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Abstract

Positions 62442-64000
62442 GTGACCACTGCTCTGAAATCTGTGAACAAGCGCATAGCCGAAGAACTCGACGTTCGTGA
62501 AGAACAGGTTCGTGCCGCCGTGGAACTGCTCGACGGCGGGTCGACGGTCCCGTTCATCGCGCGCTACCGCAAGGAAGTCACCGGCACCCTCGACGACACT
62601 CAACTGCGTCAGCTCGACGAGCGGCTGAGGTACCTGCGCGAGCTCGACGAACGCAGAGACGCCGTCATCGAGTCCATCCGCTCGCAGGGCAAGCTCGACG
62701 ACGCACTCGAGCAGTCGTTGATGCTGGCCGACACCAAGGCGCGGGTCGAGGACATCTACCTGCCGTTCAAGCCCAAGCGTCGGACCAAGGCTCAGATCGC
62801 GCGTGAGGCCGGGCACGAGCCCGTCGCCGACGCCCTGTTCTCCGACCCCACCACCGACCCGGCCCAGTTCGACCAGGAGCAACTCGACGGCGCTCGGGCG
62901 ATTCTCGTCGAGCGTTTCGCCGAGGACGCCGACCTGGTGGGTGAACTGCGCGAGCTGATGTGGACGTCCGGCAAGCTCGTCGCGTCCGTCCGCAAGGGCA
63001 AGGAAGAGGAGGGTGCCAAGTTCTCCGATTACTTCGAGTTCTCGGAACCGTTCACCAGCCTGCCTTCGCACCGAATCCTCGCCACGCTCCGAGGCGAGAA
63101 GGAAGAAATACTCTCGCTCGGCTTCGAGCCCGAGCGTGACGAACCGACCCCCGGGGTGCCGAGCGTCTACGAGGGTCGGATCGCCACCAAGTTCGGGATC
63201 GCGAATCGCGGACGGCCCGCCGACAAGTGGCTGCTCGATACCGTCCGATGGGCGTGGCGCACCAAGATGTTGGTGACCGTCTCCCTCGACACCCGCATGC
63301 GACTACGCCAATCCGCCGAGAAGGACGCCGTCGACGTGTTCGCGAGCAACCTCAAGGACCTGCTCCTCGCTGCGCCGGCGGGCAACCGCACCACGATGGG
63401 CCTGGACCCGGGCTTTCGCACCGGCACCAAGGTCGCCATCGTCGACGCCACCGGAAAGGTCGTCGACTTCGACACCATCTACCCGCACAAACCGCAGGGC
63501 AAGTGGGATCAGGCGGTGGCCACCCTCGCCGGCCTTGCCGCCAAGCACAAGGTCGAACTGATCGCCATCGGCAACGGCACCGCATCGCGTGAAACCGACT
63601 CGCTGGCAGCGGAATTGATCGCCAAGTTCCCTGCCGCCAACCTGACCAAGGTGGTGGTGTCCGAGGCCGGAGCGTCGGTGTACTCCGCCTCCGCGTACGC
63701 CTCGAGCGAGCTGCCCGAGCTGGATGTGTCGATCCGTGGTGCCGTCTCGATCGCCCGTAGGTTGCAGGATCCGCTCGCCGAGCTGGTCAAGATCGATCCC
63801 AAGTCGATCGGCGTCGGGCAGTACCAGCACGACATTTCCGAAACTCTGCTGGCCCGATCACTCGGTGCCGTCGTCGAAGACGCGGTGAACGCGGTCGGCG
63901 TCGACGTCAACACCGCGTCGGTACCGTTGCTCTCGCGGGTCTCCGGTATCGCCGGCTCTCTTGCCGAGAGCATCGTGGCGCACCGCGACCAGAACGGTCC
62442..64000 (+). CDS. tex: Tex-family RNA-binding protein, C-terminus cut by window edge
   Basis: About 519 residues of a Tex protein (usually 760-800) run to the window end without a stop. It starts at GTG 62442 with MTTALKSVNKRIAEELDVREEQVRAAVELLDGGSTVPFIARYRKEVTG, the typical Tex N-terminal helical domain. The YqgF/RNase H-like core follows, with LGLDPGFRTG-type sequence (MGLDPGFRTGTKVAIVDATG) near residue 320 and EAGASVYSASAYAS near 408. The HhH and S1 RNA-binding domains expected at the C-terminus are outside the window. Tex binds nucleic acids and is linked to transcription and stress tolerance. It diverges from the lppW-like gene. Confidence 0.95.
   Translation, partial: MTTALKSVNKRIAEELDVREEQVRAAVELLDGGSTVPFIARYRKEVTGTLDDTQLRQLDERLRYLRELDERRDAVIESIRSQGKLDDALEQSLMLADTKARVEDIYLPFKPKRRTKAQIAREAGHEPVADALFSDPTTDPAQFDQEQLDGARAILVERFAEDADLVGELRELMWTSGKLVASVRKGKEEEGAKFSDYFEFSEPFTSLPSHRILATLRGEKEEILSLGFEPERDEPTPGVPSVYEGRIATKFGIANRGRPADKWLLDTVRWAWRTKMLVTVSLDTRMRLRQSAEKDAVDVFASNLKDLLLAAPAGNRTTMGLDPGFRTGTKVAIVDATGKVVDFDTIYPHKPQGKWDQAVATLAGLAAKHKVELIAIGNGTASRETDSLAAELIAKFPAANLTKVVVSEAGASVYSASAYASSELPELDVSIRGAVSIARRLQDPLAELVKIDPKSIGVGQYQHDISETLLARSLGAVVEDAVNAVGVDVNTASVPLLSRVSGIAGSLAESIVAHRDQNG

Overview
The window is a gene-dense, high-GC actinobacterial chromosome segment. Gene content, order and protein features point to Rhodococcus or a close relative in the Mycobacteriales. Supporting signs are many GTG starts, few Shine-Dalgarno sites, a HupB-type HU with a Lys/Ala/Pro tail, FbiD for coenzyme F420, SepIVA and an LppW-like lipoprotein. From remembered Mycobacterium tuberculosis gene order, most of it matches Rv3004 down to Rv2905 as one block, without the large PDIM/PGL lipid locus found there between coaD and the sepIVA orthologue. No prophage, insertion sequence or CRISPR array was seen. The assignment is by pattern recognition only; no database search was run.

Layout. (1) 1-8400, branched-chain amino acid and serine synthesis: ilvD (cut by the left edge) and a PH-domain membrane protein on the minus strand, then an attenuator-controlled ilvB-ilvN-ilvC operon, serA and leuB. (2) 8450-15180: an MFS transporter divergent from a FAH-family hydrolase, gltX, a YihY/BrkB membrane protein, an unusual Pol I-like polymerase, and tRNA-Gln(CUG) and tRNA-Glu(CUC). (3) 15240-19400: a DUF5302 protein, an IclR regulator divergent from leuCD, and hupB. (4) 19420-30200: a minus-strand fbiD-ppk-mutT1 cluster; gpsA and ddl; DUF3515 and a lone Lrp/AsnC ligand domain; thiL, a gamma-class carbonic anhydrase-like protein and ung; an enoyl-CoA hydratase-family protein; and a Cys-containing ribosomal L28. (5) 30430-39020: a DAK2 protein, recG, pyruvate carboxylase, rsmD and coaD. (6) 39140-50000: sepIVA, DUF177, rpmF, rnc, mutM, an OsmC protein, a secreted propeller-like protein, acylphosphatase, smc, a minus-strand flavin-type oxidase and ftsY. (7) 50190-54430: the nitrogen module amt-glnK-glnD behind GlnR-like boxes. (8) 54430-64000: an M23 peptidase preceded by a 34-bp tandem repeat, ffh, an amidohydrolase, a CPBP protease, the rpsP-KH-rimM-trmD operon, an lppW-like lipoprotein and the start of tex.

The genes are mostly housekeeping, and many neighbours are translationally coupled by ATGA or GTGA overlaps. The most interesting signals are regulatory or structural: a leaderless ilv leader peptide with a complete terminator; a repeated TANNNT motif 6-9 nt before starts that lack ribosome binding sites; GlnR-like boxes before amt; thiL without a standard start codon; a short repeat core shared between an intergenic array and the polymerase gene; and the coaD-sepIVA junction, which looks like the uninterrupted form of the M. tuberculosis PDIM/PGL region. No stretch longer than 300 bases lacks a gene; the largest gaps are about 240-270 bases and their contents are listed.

Vladimir Mečiar, the first Prime Minister of independent Slovakia, is often criticized for his suppression of free media, political repression, and the widespread corruption of his government from 1993-1998. Mečiar has also been attacked for his economic policies, which critics suggest slowed down privatization and left Slovakia in a huge debt crisis. A closer look at macroeconomic data, however, demonstrates an impressive economic record for Mečiar, who oversaw several years of strong GDP growth, and relatively low levels of unemployment and inflation. By slowing down the privatization process, retaining control of key industries, and maintaining the social safety net, Mečiar was able to soften the blow of economic transition in Slovakia and prepare the groundwork politically for later market reform. Quick “shock therapy” in 1993 would have been politically disastrous in the nascent state, and it was only as a result of Mečiar’s slow-go policies that Slovakia is seen today as one of the great successes of post-Communist economic transition.